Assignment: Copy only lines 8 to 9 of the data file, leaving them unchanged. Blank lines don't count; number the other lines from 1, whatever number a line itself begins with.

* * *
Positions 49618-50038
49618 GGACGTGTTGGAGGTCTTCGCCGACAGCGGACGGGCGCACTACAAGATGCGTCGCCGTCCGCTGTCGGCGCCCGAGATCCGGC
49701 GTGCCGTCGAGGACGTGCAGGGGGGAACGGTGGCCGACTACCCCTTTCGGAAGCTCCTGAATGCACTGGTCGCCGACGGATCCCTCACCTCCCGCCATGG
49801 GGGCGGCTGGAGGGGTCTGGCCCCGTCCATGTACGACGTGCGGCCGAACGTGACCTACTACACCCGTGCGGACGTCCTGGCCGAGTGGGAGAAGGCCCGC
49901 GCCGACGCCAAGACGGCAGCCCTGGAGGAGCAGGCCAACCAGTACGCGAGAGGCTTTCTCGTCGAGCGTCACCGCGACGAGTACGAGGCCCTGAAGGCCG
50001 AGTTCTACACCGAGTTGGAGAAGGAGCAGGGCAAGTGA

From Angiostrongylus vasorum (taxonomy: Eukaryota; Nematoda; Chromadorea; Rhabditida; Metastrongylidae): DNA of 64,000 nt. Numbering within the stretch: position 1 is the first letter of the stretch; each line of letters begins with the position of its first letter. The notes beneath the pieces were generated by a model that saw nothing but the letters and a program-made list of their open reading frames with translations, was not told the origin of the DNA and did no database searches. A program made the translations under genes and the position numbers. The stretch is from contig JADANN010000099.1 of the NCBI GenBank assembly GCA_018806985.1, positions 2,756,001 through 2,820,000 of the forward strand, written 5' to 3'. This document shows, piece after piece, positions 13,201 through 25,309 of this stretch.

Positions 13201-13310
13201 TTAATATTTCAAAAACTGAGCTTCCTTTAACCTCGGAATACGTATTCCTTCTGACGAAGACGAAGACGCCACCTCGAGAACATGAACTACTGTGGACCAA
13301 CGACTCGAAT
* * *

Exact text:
Positions 13201-13310
13201 TTAATATTTCAAAAACTGAGCTTCCTTTAACCTCGGAATACGTATTCCTTCTGACGAAGACGAAGACGCCACCTCGAGAACATGAACTACTGTGGACCAA